Wyndham Waste Warriors
Students from Kindergarten to Year 6 have joined forces to create the ‘Wyndham Waste Warriors’. The students began with a waste audit of their playground landfill bin. They soon discovered that lots of the things that were ending up in the landfill bin didn’t need to be there. They weren’t waste items – they were things that could be turned into compost or recycled and made into useful things. After learning about the many reasons why landfill isn’t sustainable the students decided that this was definitely a problem worth solving. It was fantastic to see that even before BEEC staff had returned to the school to help students create an action plan the teachers and students had already:
- asked the store (canteen) to stop putting plastic straws in their drinks
- placed recycling containers in each classroom
- begun collecting soft plastics to take to Coles / Woollies
- started using a reusable sauce container instead of single use sauce sachets at lunchtime
Students then worked on action plans to reduce paper ending up in the landfill bin, to begin composting food scraps, to make sure recyclable materials stay out of the landfill bin and to reduce soft plastics coming to school. Well done ‘Wyndham Waste Warriors’!
What have we done so far:
- Formed a waste team – Wyndham Waste Warriors
- Completed a waste audit with BEEC
- Completed an action plan workshop with BEEC
What are our biggest problems with waste:
- Lots of paper going to landfill
- Lots of compostable material going to landfill
- Recycling items also going to landfill
- Lots of soft plastics coming to school
What are we going to do to reduce the amount of waste to landfill?
- Install compost bins and start collecting our compost scraps
- Ask the store if we can feed their chickens some of our food scraps
- Ask the store to not put straws in our milkshakes
- Place recycling containers in all the classrooms (for paper and other recyclable items) and have a roster to take them out to the recycling bin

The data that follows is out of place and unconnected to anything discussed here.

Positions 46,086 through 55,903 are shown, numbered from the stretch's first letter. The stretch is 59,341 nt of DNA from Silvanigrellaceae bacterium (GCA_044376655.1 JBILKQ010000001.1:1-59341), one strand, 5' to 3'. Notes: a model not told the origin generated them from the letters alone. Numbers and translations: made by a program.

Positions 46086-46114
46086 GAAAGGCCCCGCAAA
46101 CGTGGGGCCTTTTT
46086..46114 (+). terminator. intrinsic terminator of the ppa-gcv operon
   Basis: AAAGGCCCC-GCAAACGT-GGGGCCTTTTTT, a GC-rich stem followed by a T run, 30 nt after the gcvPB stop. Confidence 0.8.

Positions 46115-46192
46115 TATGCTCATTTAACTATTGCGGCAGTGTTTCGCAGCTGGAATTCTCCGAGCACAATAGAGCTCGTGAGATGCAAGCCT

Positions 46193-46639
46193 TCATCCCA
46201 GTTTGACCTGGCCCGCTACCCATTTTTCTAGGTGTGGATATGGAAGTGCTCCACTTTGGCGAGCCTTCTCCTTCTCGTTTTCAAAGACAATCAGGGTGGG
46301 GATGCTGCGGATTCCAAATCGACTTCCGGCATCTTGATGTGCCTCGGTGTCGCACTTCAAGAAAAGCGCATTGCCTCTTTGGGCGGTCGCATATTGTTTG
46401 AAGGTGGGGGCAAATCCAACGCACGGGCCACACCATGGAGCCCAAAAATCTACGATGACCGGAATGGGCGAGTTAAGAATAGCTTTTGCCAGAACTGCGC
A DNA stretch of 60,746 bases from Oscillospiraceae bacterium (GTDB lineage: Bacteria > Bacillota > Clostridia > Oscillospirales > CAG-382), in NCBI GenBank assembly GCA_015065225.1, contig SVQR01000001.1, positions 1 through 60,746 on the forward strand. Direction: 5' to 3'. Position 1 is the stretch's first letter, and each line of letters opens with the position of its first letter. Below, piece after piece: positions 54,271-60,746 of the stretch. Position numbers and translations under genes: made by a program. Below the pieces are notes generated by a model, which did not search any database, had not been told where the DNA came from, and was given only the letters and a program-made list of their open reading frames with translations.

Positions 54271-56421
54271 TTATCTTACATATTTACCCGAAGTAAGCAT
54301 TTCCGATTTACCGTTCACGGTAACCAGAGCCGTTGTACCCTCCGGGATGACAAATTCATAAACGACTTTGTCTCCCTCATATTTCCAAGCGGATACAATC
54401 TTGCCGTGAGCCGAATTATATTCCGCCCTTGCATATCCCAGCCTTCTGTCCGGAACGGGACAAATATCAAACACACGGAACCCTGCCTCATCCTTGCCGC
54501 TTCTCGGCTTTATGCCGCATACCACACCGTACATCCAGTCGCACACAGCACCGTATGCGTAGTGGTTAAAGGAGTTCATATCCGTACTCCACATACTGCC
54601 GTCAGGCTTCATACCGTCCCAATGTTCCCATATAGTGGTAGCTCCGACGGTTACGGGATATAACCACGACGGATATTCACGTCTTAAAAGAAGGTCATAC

- Start collecting soft plastics to take to Coles or Woolworths
- Put signs on all our bins
- Have bin monitors to help let everyone know what goes in what bin
- Make posters and have articles in our newsletter and on our website
Term 1 2020
Wyndham Public School has received funding from the Bega Valley Shire Council to assist with the purchase of compost bins and worm bins, materials to build a bin bay for the school, equipment for bin monitors, additional bins for the school and prizes to award students that are great waste warriors.
This funding will allow the school to begin to put some of their action plans into place.
The project aims to change students behaviour around the sorting of waste – with students becoming more aware of the correct bin to put their waste into. It also hopes to change students attitude towards waste items by helping them realise that not everything they put in the bin is ‘waste’, for example paper can be reused and then recycled and food scraps can be made into compost.
Term 4 2020
The Wyndham Waste Warriors completed their final waste audit on 26th October, 2020.
The school has introduced paper recycling bins and re-use scrap paper collection to all classrooms. Each classroom also has a compost bin, red waste bin and a lost property bin (so items can be re-used). Students have their own re-usable cup at school to use if they forget their drink bottle. The canteen (local shop) now uses paper straws. The school has built a chook pen and the students are hatching chickens. When the chickens are bigger they will be fed the school’s food waste (see photos above).
The results of the audit found:
- 53% reduction of soft plastics in the landfill bin (see graphs below).
- Very low contamination in recycling bin (not part of the audit but photographs taken).
- No re-usable paper in landfill bin (in the first audit A4 paper included some one-sided paper that could have been re-used).
The second audit showed food scraps in the landfill bin, however these food scraps were all from a visiting teacher at the school that was unaware of the waste sorting program. Without these scraps the second audit would have shown zero organic waste in the landfill bin. The students were going to increase signage to include the staffroom.
The introduction of chickens to the school is an ongoing commitment to reducing organic waste in the landfill bin. This alone would reduce the waste to landfill by 30% (by weight of items) or 20% (by number of items). It will be great to watch the students next year continue to tackle the soft plastic waste, further reduce contamination in the recycling bins and increase the food scraps going to the chickens and the compost.